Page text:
Today, the total amount of student loan debt in America is estimated at $1.73 trillion, with over 44.7 million individuals who have outstanding loans. So – for those who can save for their children’s future, what’s the best way to help prepare for their college tuition and expenses? We love sharing information about 529 plans. If you’re not familiar with a 529 plan, it’s simply an investment account specifically designed for educational savings for a beneficiary, or the individual for whom the account is set up. It offers tax benefits, the potential for growth, and a good deal of flexibility. In this Money Hacks episode, Alex focuses on ways you can help prepare your kids, nieces, nephews, and grandchildren for student expenses in the future. Let us know if you have any questions or if you’d like to discuss student-saving strategies.



Any money questions you’d like answered? Our Money Hacks series is created from conversations we have with employees, investors, savers, and all people planning for their financial futures. What topics are on your mind for our next episode?


Video Transcript:

Hey, it's Alex again with episode number 88 of Money Hacks, a number of investors have been asking us as their children are getting into the spring semester, in grade school, junior high, high school. How should I be saving for college for my child or my nieces and nephews or my grandkids? Should I be putting money in some type of college savings vehicle? Like a 529, or should I put it into a Roth IRA? What are there? Can take some of the money out for things like college savings or just some type of savings account or investment account? What's the best way to save for college for somebody?

The short answer is it depends and more importantly, I'd say that putting money aside on a systematic continuous basis, whether it's monthly, quarterly, or biweekly, is important. Like saving more to your 401k contributions, it is the first big step, the most important step to helping to build and accumulate college savings for somebody important to you like your children, grandchildren, nieces, nephews, or anyone else.

I think that's certainly more important than ensuring you optimize the vehicle that you're using. Now, with that in mind, we tend to be a big proponent of 529 college savings plans. Some really good tax benefits allow the money to grow on a tax-deferred basis that you put into a 529. Then when it's taken out for higher education, either secondary education, or post-secondary education, community college, university, or technical school, all of those earnings that you've accumulated over the years are tax-free. The distributions are tax-free. You don't pay tax on those earnings.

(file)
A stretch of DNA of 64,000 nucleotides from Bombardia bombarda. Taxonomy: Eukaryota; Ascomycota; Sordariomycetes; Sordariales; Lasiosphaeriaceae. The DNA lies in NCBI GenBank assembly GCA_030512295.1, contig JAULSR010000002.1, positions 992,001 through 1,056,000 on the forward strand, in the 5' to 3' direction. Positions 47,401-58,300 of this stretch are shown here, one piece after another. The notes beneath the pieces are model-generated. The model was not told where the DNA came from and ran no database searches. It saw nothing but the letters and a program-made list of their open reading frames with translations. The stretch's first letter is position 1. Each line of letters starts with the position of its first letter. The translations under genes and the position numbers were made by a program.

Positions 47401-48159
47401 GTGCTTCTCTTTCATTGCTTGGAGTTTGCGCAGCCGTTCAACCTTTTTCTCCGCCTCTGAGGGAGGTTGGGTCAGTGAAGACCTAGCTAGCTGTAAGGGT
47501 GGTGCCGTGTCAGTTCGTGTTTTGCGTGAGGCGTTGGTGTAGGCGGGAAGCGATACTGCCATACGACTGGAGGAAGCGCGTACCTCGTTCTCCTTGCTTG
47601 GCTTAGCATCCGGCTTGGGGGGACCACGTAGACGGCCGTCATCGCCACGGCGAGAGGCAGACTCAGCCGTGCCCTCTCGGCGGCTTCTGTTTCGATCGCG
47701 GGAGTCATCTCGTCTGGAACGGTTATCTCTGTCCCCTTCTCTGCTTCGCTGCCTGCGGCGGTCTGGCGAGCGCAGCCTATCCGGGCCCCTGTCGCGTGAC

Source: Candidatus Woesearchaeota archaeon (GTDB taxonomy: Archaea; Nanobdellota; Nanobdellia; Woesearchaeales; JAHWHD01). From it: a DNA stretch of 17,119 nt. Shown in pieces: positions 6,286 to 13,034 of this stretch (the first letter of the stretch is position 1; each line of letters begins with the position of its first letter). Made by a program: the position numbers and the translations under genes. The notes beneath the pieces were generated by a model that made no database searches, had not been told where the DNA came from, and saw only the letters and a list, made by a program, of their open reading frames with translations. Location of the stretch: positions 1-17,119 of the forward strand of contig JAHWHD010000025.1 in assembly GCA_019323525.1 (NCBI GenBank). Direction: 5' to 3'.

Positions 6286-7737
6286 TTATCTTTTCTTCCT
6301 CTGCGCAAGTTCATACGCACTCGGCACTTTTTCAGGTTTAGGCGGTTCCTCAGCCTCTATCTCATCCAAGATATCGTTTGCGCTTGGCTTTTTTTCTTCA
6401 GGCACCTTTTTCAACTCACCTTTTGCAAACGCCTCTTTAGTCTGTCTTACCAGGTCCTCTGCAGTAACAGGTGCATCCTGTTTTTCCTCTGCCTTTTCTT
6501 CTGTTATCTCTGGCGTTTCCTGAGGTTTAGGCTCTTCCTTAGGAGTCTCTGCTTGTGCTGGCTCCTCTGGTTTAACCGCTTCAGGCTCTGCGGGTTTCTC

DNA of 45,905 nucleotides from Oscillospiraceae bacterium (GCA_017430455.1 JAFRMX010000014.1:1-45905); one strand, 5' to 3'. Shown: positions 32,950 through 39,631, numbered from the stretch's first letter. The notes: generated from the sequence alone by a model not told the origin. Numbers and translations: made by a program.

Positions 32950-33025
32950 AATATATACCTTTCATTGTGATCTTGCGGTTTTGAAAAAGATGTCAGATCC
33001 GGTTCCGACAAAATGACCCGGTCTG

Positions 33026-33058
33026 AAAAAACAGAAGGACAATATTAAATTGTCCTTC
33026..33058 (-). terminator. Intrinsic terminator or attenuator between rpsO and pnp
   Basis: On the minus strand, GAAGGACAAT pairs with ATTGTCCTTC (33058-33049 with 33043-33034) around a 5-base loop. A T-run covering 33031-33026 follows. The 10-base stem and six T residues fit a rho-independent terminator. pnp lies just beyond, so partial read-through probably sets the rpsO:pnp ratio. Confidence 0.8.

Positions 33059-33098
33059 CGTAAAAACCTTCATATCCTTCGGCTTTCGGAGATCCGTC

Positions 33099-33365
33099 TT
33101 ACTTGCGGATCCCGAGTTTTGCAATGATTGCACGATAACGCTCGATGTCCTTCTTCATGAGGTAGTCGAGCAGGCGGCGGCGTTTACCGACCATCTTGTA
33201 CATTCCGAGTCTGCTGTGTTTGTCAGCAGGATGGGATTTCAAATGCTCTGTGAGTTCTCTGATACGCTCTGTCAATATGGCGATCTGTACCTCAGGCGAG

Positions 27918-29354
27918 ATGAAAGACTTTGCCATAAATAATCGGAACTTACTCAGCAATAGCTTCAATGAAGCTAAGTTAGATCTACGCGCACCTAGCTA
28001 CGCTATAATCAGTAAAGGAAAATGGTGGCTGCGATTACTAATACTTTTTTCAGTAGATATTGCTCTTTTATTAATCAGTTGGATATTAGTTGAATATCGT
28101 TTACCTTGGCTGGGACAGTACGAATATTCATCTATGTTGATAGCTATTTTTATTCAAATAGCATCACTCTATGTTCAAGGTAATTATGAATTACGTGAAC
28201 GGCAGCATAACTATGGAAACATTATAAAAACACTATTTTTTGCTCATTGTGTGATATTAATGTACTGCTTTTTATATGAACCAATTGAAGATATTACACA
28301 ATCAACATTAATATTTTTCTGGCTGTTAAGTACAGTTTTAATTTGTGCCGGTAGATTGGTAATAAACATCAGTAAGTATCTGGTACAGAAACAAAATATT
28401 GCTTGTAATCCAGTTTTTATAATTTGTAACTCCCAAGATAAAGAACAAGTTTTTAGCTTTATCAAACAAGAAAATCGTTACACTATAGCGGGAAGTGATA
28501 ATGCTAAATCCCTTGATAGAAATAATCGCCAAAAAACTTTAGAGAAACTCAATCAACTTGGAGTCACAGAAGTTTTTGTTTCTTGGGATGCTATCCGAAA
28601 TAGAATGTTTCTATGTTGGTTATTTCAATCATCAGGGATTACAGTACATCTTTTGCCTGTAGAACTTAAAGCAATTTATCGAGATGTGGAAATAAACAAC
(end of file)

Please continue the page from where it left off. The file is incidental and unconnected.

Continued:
As long as the 529 proceeds are used for tuition, room, and board, or reasonable expenses associated with higher education. So, for that reason, we like 529 accounts. There are also depending upon the state in which you live some state tax deductions that you get on your contributions going in. They're great vehicles to encourage your family members to also contribute and save towards one of your, your children or loved one's future education. But that's not the only way you can certainly use other vehicles that might provide more flexibility, like just a taxable investment earmarked for somebody's college savings. It doesn't have the same tax-deferred benefits. It doesn't have the state tax benefits that some states offer in 529s, but it gives you a greater degree of flexibility to use that bucket of money for some other need or to use it early if there's some reason to do so for the person who is putting the money into that account for the same thing with the Roth IRA.

So, a lot of different ways that you might be able to save for somebody's college education. But that's not the only way to do it and just getting it started and putting that money aside, building it into your budget is the number one priority to help somebody accumulate money for a major expense and to build their education and propel them into a career.

Disclosure: The fees, expenses, and features of 529 plans can vary from state to state. 529 plans involve investment risk, including the possible loss of funds. There is no guarantee that a college-funding goal will be met. In order to be federally tax-free, earnings must be used to pay for qualified higher education expenses. The earnings portion of a non-qualified withdrawal will be subject to ordinary income tax at the recipient’s marginal rate and subject to a 10-percent penalty. By investing in a plan outside your state of residence, you may lose any state tax benefits. 529 plans are subject to enrollment, maintenance, and administration/management fees and expenses.